“Poetry Afternoon”

This afternoon I have chosen a sweet darling of a man, he really was.  For those of you who maybe unfamiliar with him, I hope you come to like him as much as I do, so here goes.

His name was Sir John Betjeman   –   Born August 28, 1906 at Parliament Hill Mansions, Lissenden Gardens, Gospel Oak, London.    –    Died May 19, 1984 aged 77 years at Trebetherick, Cornwall, England.

John Betjeman was an English poet, writer and broadcaster.  He would describe himself in “Who’s Who” as a poet and hack.  In 1972 John Betjeman became Poet Laureate, a  post he held until he died.

John Betjeman was actually born Betjemann, he changed his name from the German looking Betjemann to the Betjeman  during the First World War.  His early schooling was at the local Byron House and Highgate School, where he was taught by poet T.S Eliot.  After that he boarded at Dragon School prep school in North Oxford and Marlborough College, the public school in Wiltshire.

He entered the University of Oxford, he was an non scholarship student at Magdalen College, his tutor was a young C. S. Lewis who regarded him as an “idle pig”.  Betjeman in turn considered C. S. Lewis as unfriendly, demanding and uninspired as a teacher.  Betjeman had a poem published in Isis the university magazine and he served as editor of the “cherwell” student newspaper during 1927.  His first book of poems was privately printed with the help of fellow student Edward James.  He famously brought his teddy bear “Archibald Ormsby-Gore” up to Magdalen with him.  Betjeman left Oxford with a degree.

John Betjeman’s sexuality would best be described as bisexual, but his longest relationships were with women.  Which is not unusual with many bisexual men.  On july 29, 1933 he married the Hon Penelope Chetwode, the daughter of Field Marshal Lord Chetwode.  They lived in Berkshire and had a Son, Paul, in 1937 and a Daughter Candida in 1942.

In 1939 John Betjeman was rejected for service in World War II but he did find work with the films division of the Ministry of Information.  It was in 1941 that he became British Press Attache in neutral Dublin, Ireland working with Sir John Maffey.  It is possible he may have been involved with the gathering of intelligence.He was reported to have been selected for assassination by the IRA.  Later the order was rescinded after a meeting with an unnamed Old IRA man who was impressed by his works.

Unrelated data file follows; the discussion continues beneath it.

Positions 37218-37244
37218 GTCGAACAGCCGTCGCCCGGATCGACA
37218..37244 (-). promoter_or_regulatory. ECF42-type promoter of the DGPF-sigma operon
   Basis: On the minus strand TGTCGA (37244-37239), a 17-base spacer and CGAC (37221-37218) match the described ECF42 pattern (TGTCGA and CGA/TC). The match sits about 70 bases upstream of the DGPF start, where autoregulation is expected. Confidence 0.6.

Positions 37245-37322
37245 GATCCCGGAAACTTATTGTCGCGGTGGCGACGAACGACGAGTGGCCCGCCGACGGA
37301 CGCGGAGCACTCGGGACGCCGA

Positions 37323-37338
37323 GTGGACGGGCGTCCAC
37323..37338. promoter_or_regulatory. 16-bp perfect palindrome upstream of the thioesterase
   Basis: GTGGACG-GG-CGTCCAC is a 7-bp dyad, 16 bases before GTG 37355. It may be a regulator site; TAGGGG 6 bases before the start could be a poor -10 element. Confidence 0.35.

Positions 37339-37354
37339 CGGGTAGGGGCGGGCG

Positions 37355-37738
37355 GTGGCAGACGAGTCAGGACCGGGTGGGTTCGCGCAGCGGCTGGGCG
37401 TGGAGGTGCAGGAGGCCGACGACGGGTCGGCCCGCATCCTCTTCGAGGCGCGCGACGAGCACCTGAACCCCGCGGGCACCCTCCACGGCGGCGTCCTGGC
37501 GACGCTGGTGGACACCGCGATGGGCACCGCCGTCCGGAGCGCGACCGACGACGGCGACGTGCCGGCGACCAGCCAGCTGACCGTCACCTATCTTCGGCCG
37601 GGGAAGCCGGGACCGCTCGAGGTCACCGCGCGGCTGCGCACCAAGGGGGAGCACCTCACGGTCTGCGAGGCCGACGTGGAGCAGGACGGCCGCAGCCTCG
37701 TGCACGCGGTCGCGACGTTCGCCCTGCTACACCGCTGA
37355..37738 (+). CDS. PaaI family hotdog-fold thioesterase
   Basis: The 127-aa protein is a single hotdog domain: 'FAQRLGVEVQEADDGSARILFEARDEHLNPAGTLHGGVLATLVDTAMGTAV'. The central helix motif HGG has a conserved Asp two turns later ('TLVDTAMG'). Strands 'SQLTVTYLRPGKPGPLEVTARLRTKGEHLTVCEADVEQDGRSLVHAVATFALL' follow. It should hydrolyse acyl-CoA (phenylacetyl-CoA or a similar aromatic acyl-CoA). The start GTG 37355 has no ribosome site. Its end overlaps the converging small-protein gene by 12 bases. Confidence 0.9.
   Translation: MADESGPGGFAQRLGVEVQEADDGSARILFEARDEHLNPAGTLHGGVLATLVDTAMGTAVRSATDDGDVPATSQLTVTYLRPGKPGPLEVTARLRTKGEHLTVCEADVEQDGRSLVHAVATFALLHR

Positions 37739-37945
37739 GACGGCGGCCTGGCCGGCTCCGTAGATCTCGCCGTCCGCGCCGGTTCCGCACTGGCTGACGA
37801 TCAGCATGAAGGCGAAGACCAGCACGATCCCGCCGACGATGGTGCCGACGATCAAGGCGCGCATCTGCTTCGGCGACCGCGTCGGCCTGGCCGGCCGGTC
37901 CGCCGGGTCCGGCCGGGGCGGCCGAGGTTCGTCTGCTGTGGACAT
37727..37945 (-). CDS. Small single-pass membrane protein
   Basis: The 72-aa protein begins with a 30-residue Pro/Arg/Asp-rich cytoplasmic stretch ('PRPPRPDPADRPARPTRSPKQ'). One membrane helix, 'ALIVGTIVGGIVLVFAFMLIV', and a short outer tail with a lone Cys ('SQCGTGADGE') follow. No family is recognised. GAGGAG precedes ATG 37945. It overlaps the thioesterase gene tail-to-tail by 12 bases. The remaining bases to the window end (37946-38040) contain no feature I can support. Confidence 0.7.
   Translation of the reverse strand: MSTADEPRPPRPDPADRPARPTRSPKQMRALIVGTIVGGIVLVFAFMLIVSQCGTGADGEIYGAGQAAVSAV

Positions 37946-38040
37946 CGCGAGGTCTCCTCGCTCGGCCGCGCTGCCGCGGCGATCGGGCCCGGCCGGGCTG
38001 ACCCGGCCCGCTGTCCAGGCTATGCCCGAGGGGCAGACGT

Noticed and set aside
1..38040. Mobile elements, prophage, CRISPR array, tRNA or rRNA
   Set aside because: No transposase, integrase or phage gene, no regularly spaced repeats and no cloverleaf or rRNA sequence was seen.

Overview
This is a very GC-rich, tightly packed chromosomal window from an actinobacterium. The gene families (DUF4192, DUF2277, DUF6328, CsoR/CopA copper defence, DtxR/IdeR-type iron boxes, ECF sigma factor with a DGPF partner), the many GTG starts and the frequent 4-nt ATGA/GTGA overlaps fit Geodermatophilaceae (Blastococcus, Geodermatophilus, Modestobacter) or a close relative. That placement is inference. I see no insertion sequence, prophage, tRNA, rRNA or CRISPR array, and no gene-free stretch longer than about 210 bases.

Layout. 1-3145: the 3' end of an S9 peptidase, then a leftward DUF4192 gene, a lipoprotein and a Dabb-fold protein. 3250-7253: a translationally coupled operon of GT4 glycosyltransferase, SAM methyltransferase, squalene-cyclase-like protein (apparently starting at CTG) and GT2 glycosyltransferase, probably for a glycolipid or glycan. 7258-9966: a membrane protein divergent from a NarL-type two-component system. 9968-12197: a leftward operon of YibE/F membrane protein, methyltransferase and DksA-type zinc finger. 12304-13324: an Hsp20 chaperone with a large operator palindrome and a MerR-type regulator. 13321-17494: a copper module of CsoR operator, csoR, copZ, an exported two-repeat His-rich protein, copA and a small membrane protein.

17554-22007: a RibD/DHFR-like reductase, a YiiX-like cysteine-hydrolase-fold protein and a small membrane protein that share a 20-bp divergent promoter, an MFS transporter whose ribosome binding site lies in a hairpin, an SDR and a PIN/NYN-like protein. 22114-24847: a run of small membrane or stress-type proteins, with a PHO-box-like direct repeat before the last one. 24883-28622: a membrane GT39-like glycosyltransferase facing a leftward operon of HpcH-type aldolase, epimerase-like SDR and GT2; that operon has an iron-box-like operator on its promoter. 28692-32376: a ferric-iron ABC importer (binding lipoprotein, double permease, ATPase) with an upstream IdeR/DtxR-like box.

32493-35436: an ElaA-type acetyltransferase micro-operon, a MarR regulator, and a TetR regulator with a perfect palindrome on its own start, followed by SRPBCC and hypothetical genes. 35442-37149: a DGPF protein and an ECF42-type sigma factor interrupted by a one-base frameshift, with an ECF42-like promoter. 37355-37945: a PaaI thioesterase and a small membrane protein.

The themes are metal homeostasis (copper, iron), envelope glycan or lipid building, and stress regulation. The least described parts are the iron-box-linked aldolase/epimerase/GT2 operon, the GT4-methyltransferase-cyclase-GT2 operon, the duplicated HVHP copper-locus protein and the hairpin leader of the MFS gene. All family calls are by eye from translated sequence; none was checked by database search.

In 1948 Betjeman’s wife Penelope became a Roman Catholic and the couple drifted apart in 1951, he then met Lady Elizabeth Cavendish, with whom he developed a lifelong friendship with.

John Betjeman became a familiar figure on British tv and was well loved.  There is a statue to him on St Pancras Railway Station, it includes a series of slate roundels depicting selections of John Betjeman’s writings.

He had many Awards and Honours;

1960 Queen’s Medal for Poetry

1960 Commander of the Order of The British Empire (CBE)

1968 Companion of Literature, the Royal Society of Literature

1969 Knight Bachelor

1972 Poet Laureate

1973 Honorary Member, the American Academy of Arts and Letters

2011 Honoured by the University of Oxford his alma mater as one of its 100 most distinguished members from ten centuries


I have chosen two poems from my own copy of his  book “John Betjeman Collected Poems”



“The vagrant visitor erstwhile,”

My colour-plate book says to me,

“could wend by hedgerow-side and stile,

from Benfleet down to Leigh-on-Sea.”


And as I turn the colour-plates

Edwardian Essex opens wide,

Mirrored in ponds and seen through gates,

sweet uneventful countryside.


Like streams the little by-roads run

through oats and barley round a hill

to where blue willows catch the sun

by some white weather-boarded mill


“A summer idyll Matching Tye”

“at Havering-atte-Bower, the Stocks”

and cobbled pathways leads the eye

to cottage doors and hollyhocks


Far Essex, fifty miles away

the level wastes of sucking mud

where distant barges high with hay

come sailing in upon the flood


Nrae Essex of the River Lea

and anglers out with hook and worm

and Epping Forest glades where we

had beanfeasts with my Father’s firm


At huge and convoluted pubs

they used to set us down from brakes

in that half-land of football clubs

which London near the Forest makes


The deepest Essex few explore

where steepest thatch is sunk in flowers

and out of elm and sycamore

rise flinty fifteenth-century towers




I see the branch line go

by white farms roofed in red and brown

the old Great Eastern winding slow

to some forgotten country town


Now yarrow chokes the railway track

brambles obliterate the stile,

no motor coach can take me back

to that Edwardian “erstwhile”.


I chose the above poem, because I was born in Essex, still live in Essex but by the Sea now.  When I first Married, I lived in South Benfleet.



When the great bell

Booms over the Portland stone urn, and

From ther carved cedar wood

Rises the odour of incense,


In St Botolph Bishopsgate Churchyard

And wait for the spirit of my grandfather

Toddling along from the Barbican.


I hope you enjoyed just these two examples of John Betjeman’s work.






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